Toasted Ravioli stuffed with spinach, walnuts and fresh mozzarella

Toast Ravioli

Toasted Ravioli

Toasted ravioli is a classic St. Louis, Missouri dish. Just about every restaurant in the Italian neighborhood, The Hill, has it on their menu as do many other restaurants throughout the area. I love ’em, and miss them since moving to Michigan 8 years ago. Chris and I travel to St. Louis every year for Memorial Day weekend but we had to miss this year because one of our dogs was very ill, and that left me a little homesick.  So, for me, this is comfort food. If you haven’t had toasted ravioli, you are in for a treat, and when you make it for your family, I promise they will be impressed. They are not toasted, as the title suggests, rather they are breaded with Italian breadcrumbs and fried. Traditionally they are served with a marinara sauce but, because I like all things spicy, I serve it with an arrabiata sauce.

I make the pasta from scratch with whole wheat flour and, the first time I made it, I was shocked at how easy it was. If you have a pasta roller, even better! Start by making the arrabiata sauce and while it is simmering make the filling. While the filling is cooling make your pasta dough. My recipe below makes about 36-40 ravioli.

Arrabiato Sauce

Arrabiata Sauce

Arrabiata Sauce:

  • 1/4 cup packed fresh parsley
  • 1/4 cup olive oil
  • 4 crushed garlic cloves
  • 4 onions, coarsley chopped
  • 5 1/2 oz. can tomato paste
  • 2 Tbs. fresh basil
  • 1 Tbs. fresh oregano
  • 1/4 tsp salt
  • 1/4 tsp. freshly ground pepper
  • 2-3 tsp. crushed red pepper flakes
  • 2 quarts of tomatoes or 2-28 oz cans whole tomatoes.


1. Chop fresh parsley. Heat olive oil in a large saucepan. Set over medium low heat. Stir in parsley and crushed garlic. Cook parsley-garlic mixture, stirring almost constantly for about five minutes.

2. Stir chopped onions into saucepan. Continue cooking and stir often. Cook for about 10 minutes. This slow cooking process over medium low heat brings out the sweetness in the onions.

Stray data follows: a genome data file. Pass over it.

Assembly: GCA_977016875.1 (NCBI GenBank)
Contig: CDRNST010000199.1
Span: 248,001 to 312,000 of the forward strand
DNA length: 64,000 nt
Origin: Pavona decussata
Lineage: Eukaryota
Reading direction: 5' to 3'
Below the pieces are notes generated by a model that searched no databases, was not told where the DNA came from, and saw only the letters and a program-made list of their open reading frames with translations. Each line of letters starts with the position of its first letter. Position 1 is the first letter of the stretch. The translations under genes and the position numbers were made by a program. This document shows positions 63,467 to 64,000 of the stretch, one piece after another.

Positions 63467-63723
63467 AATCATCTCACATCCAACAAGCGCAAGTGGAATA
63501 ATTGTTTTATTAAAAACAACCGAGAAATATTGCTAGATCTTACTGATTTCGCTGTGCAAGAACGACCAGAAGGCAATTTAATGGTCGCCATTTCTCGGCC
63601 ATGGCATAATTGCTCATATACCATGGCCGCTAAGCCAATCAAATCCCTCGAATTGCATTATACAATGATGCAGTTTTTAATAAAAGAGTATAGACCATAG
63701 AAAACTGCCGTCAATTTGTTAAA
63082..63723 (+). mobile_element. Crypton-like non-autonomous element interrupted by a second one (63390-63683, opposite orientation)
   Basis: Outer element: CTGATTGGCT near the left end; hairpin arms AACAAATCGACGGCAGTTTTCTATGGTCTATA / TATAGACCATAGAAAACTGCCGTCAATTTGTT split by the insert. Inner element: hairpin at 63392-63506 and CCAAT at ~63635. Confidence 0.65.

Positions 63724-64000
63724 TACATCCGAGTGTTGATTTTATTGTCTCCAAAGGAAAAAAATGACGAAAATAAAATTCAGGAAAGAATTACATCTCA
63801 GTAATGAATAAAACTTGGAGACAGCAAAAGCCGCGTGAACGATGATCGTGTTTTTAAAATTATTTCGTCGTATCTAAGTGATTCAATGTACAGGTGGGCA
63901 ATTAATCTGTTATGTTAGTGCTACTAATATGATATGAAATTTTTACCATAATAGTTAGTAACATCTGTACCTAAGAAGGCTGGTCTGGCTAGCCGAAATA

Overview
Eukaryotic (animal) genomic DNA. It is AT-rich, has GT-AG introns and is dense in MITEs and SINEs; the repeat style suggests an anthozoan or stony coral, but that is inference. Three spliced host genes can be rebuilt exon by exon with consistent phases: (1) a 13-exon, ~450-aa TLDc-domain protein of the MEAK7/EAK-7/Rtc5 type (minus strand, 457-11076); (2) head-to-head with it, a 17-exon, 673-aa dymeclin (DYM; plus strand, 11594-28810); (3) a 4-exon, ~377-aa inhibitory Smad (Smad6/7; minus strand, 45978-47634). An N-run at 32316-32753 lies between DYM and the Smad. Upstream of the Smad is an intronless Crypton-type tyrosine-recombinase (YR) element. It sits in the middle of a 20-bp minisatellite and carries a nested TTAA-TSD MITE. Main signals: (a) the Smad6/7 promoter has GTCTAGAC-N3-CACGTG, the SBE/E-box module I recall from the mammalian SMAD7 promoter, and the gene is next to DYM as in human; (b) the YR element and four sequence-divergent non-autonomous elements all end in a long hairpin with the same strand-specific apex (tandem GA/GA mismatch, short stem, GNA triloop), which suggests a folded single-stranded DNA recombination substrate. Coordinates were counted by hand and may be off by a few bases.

3. Add tomato paste, basic, oregano, salt, pepper and pepper flakes. Stir for two minutes. Stir in tomatoes, plus juice and break up tomatoes with fork as you stir. Simmer, uncovered and stirring often over medium low heat for 45 minutes.

Spinach, walnuts and mozzarella ravioli filling

Spinach, walnuts and mozzarella ravioli filling

Ravioli filling:

  • 4 cups fresh spinach, chopped
  • 1 tsp. olive oil
  • 1/3 cup walnuts finely chopped
  • 3 cloves garlic, crushed or chopped
  • 16 oz. fresh mozzarella (Zingerman’s Creamery has wonderful mozzarella and every Monday it is $2 off per pound!)
  • Pepper and salt to taste


Heat olive oil in a sauté pan over medium high heat. Add garlic and nuts and sauté for 2-3 minutes. Add spinach to pan (half at a time if necessary) and sauté until water is reduced. Season with pepper and salt to taste. Place spinach mixture in a bowl and add diced or shredded mozzarella cheese and mix till evenly distributed

Ricotta pasta dough: (From the cookbook, American Wholefoods Cuisine)

  • 1/2 cup ricotta cheese
  • 1 Tbs. olive oil
  • 1 egg
  • 1/4 tsp. salt
  • 1 3/4 cup whole wheat pastry flour


I recommend using a Kitchen Aid but, if you don’t have one, you can beat together ricotta oil egg and salt. Then add flour and knead with your hands to form a stiff dough. Kneading time will be 12-14 minutes.

To make in a Kitchen Aid, place the ricotta cheese, oil, egg and salt into mixer bowl with the flat beater attached, and beat at speed 2 for 15 seconds then pour in flour and mix for another 15 seconds. Exchange the flat beater for a dough hook and beat for another 2 minutes on speed 2. Remove dough from bowl and hand-knead for 2 minutes. Divide dough into six equal parts. Keep the balls of dough under a slightly damp towel until you’re ready to roll them out.

Making the ravioli with a mold

Making the ravioli:

There are at least a half a dozen ways to make ravioli. There are stamps and cutters and molds and even an attachment to the Kitchen Aid.  I use a metal form that has makes 12 individual ravioli.  They are easy to use and make the ravioli look very finished. Plus they hold together better for cooking.